Moving targets, moving people: confronting the challenge of climate change and migration

Why climate change makes the politics of mobility more important than ever before.   

Ethemcan Turhan Sarah Louise Nash
14 November 2016

"Pollution - Guatemala City." Credit: Doron Derek Laor/Flickr. Some rights reserved.

“Climate change is the defining challenge of our time.” These words spoken at the UN Security Council in 2011 by Antonio Guterres, then the head of United Nations High Commissioner for Refugees and now incoming UN Secretary-General, highlight the significance that climate change has acquired in global debates surrounding mobility of populations. Such statements are becoming increasingly mainstream in the highest echelons of global politics, with many echoing Gutteres' link between climate change and people on the move. This connection is referred to in a diverse range of sources. It appears in international NGO reports trying to attract attention to the sheer scale of the crisis. However, it can be found just as often in the security-focused narratives of global security think tanks. The latest reiteration of this link was in the New York Declaration for Refugees and Migrants agreed upon by the UN General Assembly in September 2016, which included a reference to “the adverse effects of climate change” as a potential driver of human mobility. 

In such statements there is an emphasis on the direct and/or causal link between climate change and mobile people or the challenges of governing mobility in an age of climate change. However, the purpose of these statements is frequently opaque. Do they serve as a warning against possible dystopian futures of uncontrollable global migration (however inaccurately perceived as being inevitably towards the global north); as motivations to prevent the worst effects of climate change; as a call for ever-increasing border controls; or, in a more progressive tone, calls for global (climate) justice and a reconsideration of how people on the move are understood, portrayed and treated?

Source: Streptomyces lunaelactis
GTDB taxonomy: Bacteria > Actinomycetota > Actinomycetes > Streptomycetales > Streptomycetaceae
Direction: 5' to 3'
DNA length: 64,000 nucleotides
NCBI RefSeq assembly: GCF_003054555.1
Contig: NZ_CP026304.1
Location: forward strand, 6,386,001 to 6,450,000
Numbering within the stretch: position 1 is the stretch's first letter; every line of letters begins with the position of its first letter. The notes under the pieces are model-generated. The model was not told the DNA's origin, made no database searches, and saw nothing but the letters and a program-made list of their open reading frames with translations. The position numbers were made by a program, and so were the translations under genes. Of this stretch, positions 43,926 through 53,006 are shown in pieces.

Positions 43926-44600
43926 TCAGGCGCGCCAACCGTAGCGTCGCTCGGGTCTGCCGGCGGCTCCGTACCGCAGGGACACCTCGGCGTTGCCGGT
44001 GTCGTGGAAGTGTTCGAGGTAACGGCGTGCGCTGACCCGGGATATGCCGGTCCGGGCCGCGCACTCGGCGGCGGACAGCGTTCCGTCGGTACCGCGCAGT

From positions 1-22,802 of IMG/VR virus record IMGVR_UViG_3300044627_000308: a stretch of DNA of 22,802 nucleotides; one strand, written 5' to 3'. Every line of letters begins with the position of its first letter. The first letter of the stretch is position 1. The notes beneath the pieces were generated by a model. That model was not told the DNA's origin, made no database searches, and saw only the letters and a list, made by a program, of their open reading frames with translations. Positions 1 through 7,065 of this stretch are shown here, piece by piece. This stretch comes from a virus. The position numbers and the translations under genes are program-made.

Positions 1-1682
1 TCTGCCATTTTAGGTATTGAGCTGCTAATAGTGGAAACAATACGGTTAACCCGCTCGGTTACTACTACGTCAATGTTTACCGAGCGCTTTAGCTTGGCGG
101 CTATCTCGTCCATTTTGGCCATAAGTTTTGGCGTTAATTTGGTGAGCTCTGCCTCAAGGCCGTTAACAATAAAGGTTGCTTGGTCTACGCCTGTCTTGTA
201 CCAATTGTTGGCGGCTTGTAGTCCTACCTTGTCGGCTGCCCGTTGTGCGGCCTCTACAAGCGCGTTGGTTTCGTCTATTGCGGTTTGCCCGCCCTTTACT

Negotiating climate futures

The 22nd Conference of Parties (COP22) to the United Nations Framework Convention on Climate Change (UNFCCC), whose second week kicks off today, provides an occasion to reconsider these global debates and urgent calls for policy development on the climate-migration nexus. The UNFCCC has time and again considered human mobility as one of the key societal effects of climate change, albeit with limited consensus on the policy front. However, given the varied purposes of statements made linking climate change and human mobility this is not surprising. In early iterations, human mobility has served as just another item on a long list of spill-over effects emphasising the importance of climate change mitigation. In one of the first-ever open debates exploring the relationship between energy, security and climate by the UN Security Council in April 2007, former British Foreign Secretary Margaret Beckett pointed out that “recent scientific evidence reinforced, or even exceeded, the worst fears about climate change” and warned “of migration on an unprecedented scale because of flooding, disease and famine.”